At younger ages athletes should use medicine ball and kettle bell training or traditional weight lifting with lower loads (for example 0 – 30% of 1 RM, 1 RM=the maximum weight you can lift), just learning the techniques first and gradually increasing the loads.

17-18 year old athlete could be ready for traditional weight lifting with higher close to the maximum weights (85 – 100% of 1RM), if the techniques have learned and an athlete has minimum of 3 months extensive strength training behind (with 70-85% of 1 RM).


Even if we have tried to do our best to get younger as well as older athletes excited about volleyball strength training with weights and know weight training is invincible training method – we are aware that some athletes or coaches can not use it, or prefer other training methods.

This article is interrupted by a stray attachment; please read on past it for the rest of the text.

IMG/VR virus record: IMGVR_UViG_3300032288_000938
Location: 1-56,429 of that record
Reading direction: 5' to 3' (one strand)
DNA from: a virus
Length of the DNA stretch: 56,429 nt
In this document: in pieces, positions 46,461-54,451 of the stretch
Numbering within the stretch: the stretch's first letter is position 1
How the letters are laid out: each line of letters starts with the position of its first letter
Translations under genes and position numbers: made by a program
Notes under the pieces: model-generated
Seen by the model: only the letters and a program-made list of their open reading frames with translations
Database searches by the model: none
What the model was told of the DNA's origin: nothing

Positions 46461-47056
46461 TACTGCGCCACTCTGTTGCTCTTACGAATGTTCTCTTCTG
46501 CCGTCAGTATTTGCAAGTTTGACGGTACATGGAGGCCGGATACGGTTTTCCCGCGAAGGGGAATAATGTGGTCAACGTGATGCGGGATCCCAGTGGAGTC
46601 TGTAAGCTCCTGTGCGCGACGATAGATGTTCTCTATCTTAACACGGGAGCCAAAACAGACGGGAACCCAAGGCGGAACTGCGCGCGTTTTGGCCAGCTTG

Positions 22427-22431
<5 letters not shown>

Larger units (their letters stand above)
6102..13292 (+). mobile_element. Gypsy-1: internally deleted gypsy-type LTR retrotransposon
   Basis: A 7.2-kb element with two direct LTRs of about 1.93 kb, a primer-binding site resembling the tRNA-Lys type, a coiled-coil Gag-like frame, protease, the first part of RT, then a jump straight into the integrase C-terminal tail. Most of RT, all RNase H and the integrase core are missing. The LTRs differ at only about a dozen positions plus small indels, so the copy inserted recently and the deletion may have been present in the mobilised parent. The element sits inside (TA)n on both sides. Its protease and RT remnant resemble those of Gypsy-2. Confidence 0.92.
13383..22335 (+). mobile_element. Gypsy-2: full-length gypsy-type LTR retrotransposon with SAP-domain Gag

If athletes or coaches don’t have access to weights in the gym, a good solution would be to use kettle bell training and medicine ball training to replace it. If that also is out of the question, athletes should do conditioning by jump training 2-3 times a week.

Our promise is we are looking forward to provide some extensive information about those alternative training methods in the future.

Keep the Ball Flying,

P.S. Feel free to forward this newsletter to your friends, they can subscribe to my newsletter by clicking here or copying and pasting the link below into their browser: